A 'LIVING geology' treasure trove in the heart of Oxford has been granted a new protective status.

Lye Valley in Headington was officially designated a Local Geology Site this week by the Oxfordshire Geology Trust.

The status aims to recognise the site's 'extraordinary hydrological and geomorphological features' which interact with the biodiversity in the valley.

The trust made its decision following a tour of the nature reserve in March last year.

Chairman Owen Green said: "The Lye Valley is a most interesting place an example of 'living geology', where springs flowing from the valley sides are forming calcareous tufa similar to the

white deposits in your kettle on the surrounding mosses and plants, which is typically formed in alkali conditions.

"These deposits contrast with the bright orange iron-rich springs near-by, whose bacteria prefer an acidic environment.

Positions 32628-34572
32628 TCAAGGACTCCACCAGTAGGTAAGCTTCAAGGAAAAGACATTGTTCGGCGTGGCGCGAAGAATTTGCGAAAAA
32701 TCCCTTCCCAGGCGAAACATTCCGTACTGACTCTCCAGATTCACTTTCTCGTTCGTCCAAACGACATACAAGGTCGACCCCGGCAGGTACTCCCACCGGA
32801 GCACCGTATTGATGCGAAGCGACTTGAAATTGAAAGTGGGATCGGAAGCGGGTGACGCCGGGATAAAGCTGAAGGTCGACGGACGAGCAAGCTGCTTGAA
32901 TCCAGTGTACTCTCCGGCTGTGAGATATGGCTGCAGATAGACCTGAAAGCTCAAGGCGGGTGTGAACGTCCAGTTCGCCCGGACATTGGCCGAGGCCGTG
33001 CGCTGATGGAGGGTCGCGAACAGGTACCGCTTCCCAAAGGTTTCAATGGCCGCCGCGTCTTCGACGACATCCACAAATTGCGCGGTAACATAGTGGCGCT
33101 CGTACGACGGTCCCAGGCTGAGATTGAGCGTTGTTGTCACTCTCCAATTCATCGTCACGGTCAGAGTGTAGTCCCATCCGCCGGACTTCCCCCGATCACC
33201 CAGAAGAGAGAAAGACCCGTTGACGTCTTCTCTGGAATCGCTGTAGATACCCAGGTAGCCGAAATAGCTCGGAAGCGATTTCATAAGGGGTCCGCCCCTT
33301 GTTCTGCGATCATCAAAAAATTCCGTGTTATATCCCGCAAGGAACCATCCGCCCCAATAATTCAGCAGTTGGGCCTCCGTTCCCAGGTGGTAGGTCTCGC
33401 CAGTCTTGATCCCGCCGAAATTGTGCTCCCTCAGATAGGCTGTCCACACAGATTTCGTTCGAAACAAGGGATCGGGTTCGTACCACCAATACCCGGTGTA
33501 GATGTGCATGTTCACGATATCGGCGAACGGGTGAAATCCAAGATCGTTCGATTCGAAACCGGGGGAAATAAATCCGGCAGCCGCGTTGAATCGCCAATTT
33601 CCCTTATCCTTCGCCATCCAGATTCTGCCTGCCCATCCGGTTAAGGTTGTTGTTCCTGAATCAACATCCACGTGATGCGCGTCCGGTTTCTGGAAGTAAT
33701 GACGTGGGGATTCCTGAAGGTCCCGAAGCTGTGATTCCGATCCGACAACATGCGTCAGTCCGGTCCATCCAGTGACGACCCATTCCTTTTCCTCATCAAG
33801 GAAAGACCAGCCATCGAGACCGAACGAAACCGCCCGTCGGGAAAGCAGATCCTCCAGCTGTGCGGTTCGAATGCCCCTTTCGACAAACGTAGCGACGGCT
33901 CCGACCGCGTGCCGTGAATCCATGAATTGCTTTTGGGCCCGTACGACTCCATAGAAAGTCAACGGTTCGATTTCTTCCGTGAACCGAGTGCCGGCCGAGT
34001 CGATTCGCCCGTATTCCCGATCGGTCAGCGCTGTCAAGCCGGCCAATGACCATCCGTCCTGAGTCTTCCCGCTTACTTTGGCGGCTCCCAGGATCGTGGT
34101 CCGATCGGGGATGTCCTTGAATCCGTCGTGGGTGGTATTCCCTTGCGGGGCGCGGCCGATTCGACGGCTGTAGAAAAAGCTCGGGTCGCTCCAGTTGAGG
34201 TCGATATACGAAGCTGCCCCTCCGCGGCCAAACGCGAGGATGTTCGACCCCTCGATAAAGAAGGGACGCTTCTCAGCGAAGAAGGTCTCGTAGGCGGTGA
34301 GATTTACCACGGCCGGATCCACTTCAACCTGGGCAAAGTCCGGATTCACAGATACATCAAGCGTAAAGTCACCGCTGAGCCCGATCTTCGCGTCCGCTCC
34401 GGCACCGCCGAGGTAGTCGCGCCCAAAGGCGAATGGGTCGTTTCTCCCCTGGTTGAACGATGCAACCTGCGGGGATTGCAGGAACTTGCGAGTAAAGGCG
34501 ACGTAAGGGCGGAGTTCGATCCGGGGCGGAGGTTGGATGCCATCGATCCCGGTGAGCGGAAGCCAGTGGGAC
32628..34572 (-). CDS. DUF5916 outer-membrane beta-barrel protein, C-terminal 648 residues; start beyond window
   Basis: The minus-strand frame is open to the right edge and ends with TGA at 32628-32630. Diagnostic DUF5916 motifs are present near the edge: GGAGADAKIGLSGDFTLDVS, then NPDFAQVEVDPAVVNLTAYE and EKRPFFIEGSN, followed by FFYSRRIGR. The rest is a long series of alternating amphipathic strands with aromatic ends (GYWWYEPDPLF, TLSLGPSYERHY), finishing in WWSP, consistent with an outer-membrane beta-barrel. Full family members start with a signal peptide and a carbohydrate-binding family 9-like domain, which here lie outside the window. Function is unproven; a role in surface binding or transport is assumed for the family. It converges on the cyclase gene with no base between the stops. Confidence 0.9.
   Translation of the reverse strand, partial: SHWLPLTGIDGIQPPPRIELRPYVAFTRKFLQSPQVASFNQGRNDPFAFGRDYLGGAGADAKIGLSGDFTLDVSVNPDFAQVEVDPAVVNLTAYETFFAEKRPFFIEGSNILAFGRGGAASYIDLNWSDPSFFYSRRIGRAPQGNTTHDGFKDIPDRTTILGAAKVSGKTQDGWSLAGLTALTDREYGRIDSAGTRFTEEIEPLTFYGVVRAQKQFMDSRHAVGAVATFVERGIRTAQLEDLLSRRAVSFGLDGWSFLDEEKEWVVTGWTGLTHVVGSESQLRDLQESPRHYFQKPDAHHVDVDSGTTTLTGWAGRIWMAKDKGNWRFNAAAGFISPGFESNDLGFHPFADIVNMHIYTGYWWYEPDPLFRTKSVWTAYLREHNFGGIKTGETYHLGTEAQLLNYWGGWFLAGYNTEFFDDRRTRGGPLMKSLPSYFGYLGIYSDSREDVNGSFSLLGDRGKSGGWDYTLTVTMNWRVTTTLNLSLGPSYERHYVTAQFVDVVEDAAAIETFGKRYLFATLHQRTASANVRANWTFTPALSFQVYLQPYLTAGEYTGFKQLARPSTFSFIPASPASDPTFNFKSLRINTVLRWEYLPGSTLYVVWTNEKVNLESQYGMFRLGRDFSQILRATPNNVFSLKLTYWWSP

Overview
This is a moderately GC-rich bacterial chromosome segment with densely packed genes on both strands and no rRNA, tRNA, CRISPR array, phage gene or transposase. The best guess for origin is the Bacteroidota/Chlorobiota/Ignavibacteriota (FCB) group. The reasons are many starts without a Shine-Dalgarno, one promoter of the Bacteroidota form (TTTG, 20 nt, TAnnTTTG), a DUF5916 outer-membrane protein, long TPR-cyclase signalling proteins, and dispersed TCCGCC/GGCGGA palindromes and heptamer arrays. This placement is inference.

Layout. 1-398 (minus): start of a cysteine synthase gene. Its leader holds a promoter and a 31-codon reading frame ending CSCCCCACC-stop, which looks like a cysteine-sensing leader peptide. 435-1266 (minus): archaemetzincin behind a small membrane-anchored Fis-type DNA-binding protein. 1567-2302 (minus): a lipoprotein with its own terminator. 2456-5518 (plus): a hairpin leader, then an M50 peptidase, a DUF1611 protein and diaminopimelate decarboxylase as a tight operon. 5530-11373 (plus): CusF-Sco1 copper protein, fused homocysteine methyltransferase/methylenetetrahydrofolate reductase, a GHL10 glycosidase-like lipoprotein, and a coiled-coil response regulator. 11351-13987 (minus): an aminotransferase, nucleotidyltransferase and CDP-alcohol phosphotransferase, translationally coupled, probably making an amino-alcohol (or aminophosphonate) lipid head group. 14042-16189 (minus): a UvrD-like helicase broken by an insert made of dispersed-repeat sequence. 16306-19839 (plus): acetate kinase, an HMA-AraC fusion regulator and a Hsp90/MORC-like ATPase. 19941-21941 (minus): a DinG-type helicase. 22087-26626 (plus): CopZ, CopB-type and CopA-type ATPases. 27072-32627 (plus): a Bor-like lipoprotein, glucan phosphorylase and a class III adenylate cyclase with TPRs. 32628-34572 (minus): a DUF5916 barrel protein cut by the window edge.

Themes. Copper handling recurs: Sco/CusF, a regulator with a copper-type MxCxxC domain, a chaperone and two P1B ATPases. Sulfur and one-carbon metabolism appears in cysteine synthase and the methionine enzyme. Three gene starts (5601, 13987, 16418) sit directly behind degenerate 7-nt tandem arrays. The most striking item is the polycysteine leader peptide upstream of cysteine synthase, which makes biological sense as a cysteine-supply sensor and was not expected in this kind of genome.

"The springs which we see in the Lye Valley have come from rain water which has fallen on nearby ground where is it absorbed, fed through the underlying limestone and sandstone strata and emerges maybe years later, saturated with calcium. It is crucial that the hydrology of the valley and its rainwater catchment is not disturbed, as this could affect the balance between the plants, invertebrates and bryophytes recorded within the area.

"It's a wonderful educational resource for residents, children and students."